The ability to create track stacks was one of my favorite features added to Logic Pro X in recent years. Apple took a concept that started out as a simple way to organize your tracks in the arrange view and amplified it to the point where it brought advanced functionality and routing to your mix. There are 2 basic kinds of track stacks, and they both provide unique capabilities when put into action. Let’s take a look at them and see what they can do for the Logic-loving producer.
They’re Already Secretly Set Up
You may have encountered track stacks without even knowing it if you utilize Logic Pro X’s built in instruments on a regular basis. Ever call up a ‘producer’ drum kit or a complex synth and see a patch or track with a little arrow next to the icon? That’s a track stack! If you’d like to find one, create a new software instrument and assign that software instrument to one of the ‘producer kits’ in the ‘Drum Kit’ category. Click on the little arrow to the left of the icon in the arrange window and you’ll be able to see all of the individual tracks that are included in the stack.
In the example above, you’ll see that I chose ‘Four on the Floor’ as my drum kit, and when opened up, you can see a subfolder of all of the components that make up a drum kit. There’s each individual drum, overhead mics, leakage, bussed compression… all the great stuff that goes into producing good drum tracks. This kind of flexibility is what allows the producer kits to be customized to sound more ‘real’.
The first kind of Track Stack is called a ‘Folder Stack’, and its purpose is mainly organizational. When you find yourself in a situation where you have a lot of tracks that you’d like to group together to tidy up the arrange/mix window workflow, you’ll want to use a Folder stack. Let’s have a look
In this case, you can see I’ve got a lot of backing vocals for this track. I don’t necessarily have any global effects I’d like to apply to them all, each one is a very different voice type. I do, however, want to have them all grouped together because I’ve got them balanced perfectly and from now on I’d like to simply raise or lower the volume of the backing vocal group all together. I’ll shift-click to select each of the tracks, then go to the menu bar and choose Track -> Create Track Stack.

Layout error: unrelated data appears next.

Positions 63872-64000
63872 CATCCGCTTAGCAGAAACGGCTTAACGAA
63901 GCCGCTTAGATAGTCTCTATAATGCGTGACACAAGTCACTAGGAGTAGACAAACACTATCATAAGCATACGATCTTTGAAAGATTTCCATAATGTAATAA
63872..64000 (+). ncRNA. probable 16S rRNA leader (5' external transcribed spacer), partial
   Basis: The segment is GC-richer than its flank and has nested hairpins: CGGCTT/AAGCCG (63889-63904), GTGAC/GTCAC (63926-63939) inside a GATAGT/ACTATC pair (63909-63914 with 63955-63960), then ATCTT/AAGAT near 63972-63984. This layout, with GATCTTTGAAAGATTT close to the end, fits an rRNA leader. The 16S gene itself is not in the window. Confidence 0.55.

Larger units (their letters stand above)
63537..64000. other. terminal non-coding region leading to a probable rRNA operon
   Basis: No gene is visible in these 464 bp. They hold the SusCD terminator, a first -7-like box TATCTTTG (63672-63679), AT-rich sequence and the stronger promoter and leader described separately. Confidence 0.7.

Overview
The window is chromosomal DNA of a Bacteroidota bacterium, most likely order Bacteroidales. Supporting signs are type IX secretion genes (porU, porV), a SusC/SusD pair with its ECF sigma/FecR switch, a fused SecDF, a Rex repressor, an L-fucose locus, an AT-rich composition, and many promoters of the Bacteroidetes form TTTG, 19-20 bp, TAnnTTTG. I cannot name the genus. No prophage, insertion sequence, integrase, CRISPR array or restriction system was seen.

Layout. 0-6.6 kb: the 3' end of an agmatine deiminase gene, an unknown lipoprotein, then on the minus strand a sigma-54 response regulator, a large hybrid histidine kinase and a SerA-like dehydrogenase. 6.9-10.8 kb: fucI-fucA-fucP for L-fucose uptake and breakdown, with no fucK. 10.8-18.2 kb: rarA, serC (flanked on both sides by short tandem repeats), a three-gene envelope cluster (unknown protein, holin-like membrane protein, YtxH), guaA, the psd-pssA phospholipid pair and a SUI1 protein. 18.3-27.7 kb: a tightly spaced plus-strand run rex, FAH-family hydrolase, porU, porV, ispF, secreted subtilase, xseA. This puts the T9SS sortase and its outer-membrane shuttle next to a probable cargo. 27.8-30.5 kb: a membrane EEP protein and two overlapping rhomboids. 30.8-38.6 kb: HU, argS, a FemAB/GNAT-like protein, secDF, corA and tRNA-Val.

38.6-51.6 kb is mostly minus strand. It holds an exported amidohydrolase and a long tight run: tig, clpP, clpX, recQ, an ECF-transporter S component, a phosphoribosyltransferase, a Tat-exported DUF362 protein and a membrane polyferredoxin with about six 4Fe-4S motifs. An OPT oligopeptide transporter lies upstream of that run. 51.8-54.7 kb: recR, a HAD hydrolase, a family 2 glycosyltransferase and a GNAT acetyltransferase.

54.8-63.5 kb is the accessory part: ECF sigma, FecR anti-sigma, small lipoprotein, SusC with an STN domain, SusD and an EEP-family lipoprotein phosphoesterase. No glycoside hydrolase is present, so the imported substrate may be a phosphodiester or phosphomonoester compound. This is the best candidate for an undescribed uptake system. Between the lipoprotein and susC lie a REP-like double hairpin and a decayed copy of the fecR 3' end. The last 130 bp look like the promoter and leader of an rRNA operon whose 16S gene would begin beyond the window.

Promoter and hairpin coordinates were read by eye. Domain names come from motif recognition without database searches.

I picked a Folder stack, and I can see that the only thing that ‘happens’ to my tracks is that they get grouped together and have a common fader. I can adjust the volume, solo, or mute them all at once. This cleaned up both my arrange window AND my mix window. Since I’m done tweaking the tracks individually, I now have the convenience of simply adjusting them all at once as a group. Nice! If I ever want to get rid of that functionality, I can select the track stack, then go to Track > Flatten Stack and they will all go back to root level in the arrange/mix window.
Summing stacks include a little bit more functionality, but they also utilize the organizational benefits of folder stacks. In this case, I’m going to use a summing stack to organize some virtual instruments (although this works, of course, with audio tracks as well). I’ve got a few string tracks that I’d like to group together, share effects, and even receive identical MIDI.
You create a summing stack in the same way you create a folder stack, only after choosing the menu option you pick the second radio button for ‘summing stack’. I’ve grouped 4 string parts together in this case, and Logic automatically routes all 4 parts to a new audio bus. This is the first major difference between the two. With folder stacks, the individual tracks are assigned to your main out. With summing stacks, the tracks are routed to a new unused bus, and the master fader for the summing stack controls that bus’s volume and channel strip characteristics.
Now for the fun stuff! Since everything is routed to a bus (even if that bus is in a slightly different place than usual) you can assign some effects to everything on that bus. In this case, I put a nice reverb on the bus, as well as a compressor to smooth out the dynamics and group all of the parts together a little better. Be careful that you don’t have the reverb assigned via a send as well (unless you want to, of course!). Creating a track stack doesn’t invalidate any sends that you might already have set up.
The next cool feature summing stacks allow for is to trigger all encapsulated virtual instrument tracks with any MIDI recorded onto the summing stack. If you have several virtual instruments included in the stack, and you play/record at the top stack level, each instrument will receive the MIDI notes and play them back. You can further refine this by making adjustments to each instrument and how each instrument receives MIDI.
Here’s a quick and dirty example everyone can probably relate to. I’ve got 4 string patches set up here, but if I play some notes at the top level, the basses will be playing way out of their range with any of my right hand notes, and vice-versa for the violins. You can go into each track individually and adjust the track parameters to restrict MIDI range and ensure that each track only receives MIDI where it actually should. Then, you can pan each track individually to spread them out a bit and voila… you’ve got yourself a more realistic sounding string section! The kicker here is that you can save this track stack as an instrument setting in the library and open it up in MainStage to use it live! Score!
Track stacks have a ton of functionality and convenience packed into them. I suggest you get into the habit of using them and you’ll find they clean up both your workspace and speed up your workflow!